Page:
America’s youth’s musical idol was Glenn Miller and his big band, whose swing music captivated audiences of all ages. Glenn was at his peak in the hearts and lives of his millions of fans. Prior to giving up civies for a uniform, between October 1941 until May of 1942 he supported the war effort through radio broadcasts, concerts, and the Sunset Serenade program which was credited as a boost to our troop morale.
However, Miller was anxious to do more. He wanted to do something besides wave a baton in front of a band. So he signed up for the draft in 1942 even though he knew he was past the draft age. His application for a commission in the U. S. Naval Reserves was rejected. The Navy’s loss was quickly the Army Air Force’s good fortune, where he was given a commission. He explained his decision in a statement: “I, like every American, have an obligation to fulfill. That obligation is to lend as much support as I can to winning this war. It is not enough for me to sit back and buy bonds… I owe a debt of gratitude to my country…”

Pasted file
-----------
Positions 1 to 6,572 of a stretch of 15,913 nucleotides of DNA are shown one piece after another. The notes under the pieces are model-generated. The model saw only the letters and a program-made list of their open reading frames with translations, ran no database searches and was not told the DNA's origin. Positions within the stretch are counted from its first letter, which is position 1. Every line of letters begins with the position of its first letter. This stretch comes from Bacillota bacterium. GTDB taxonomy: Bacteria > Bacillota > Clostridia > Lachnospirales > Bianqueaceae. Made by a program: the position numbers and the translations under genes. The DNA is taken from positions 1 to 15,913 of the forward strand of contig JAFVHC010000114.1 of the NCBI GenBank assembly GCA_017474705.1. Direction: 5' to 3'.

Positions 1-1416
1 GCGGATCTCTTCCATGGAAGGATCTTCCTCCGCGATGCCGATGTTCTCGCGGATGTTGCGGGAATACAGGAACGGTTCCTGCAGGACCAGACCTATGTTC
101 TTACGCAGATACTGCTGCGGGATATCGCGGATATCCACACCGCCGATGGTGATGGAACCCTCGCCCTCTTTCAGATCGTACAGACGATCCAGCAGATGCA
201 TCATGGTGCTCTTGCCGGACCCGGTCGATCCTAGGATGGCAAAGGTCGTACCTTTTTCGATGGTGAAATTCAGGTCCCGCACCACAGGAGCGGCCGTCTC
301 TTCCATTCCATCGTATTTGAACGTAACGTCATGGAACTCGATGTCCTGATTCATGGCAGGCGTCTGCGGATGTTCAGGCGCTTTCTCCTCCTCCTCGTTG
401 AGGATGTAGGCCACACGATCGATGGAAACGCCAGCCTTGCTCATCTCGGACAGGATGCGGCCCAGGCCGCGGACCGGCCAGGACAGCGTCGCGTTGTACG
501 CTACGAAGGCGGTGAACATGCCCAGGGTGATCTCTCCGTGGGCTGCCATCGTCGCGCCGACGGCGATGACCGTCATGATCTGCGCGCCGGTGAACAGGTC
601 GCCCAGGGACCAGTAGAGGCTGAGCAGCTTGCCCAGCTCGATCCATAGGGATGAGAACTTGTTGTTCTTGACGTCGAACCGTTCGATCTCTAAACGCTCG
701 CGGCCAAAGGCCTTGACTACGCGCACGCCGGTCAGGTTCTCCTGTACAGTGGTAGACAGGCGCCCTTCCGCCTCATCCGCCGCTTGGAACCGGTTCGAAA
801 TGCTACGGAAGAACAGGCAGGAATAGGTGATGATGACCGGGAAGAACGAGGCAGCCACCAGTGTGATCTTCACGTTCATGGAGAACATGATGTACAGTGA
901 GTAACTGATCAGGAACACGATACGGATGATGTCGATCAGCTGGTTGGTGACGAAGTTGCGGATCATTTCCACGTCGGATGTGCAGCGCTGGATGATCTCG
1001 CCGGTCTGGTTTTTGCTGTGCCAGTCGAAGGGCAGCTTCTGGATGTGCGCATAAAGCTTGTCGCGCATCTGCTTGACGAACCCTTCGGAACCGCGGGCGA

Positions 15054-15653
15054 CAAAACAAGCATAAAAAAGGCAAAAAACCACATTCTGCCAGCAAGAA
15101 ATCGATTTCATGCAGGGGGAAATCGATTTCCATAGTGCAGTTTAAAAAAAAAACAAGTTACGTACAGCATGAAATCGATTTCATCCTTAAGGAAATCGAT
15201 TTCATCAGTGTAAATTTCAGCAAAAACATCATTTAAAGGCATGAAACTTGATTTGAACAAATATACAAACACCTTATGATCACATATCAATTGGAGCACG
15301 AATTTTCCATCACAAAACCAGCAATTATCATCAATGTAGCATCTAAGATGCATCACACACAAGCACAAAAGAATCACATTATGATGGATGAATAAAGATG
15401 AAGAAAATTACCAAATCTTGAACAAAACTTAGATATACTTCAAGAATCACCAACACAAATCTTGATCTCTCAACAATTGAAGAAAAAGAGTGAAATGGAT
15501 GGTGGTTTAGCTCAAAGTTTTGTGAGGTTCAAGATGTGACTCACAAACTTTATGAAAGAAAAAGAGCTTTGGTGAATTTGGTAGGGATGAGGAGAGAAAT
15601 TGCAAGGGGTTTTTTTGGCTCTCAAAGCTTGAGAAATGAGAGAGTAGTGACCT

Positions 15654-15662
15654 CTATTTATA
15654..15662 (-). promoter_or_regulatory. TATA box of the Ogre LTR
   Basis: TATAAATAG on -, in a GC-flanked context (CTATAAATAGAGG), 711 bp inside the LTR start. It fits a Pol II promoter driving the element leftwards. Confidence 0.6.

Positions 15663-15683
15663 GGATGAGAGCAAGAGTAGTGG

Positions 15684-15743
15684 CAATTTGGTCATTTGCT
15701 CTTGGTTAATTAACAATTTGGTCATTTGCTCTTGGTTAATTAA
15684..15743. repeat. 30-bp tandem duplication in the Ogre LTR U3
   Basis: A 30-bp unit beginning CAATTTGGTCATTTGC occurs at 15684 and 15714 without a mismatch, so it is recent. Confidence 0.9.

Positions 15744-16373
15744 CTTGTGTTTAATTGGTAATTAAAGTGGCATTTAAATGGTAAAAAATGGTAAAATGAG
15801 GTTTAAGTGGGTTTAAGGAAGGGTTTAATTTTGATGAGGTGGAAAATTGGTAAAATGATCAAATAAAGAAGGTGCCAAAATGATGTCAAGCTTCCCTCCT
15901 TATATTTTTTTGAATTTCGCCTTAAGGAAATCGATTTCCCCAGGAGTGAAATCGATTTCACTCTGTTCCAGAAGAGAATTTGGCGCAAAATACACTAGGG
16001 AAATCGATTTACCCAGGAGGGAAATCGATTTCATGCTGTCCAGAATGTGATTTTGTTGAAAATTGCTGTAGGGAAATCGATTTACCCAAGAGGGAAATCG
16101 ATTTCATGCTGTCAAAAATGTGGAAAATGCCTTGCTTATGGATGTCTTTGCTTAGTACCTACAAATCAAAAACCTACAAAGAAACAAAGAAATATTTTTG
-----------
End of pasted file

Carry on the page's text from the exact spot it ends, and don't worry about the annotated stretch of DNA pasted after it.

On Sept. 26, 1942, this writer, living in New York at the time, was privileged to attend Glenn’s last civilian performance, lasting for 2 hours and 45 minutes. Teenagers with tears streaming down their cheeks listened as he closed the show with his theme, “Moonlight Serenade.”
Most of Glenn’s band joined with him. Tex Beneke, his lead sax man, appeared with his big band at the Soboba Casino a few years ago. Back stage we talked. “You know, Rusty, Glenn had the kids of this country in the palm of his hand. Had lived there would have been no rock and roll.” Maybe.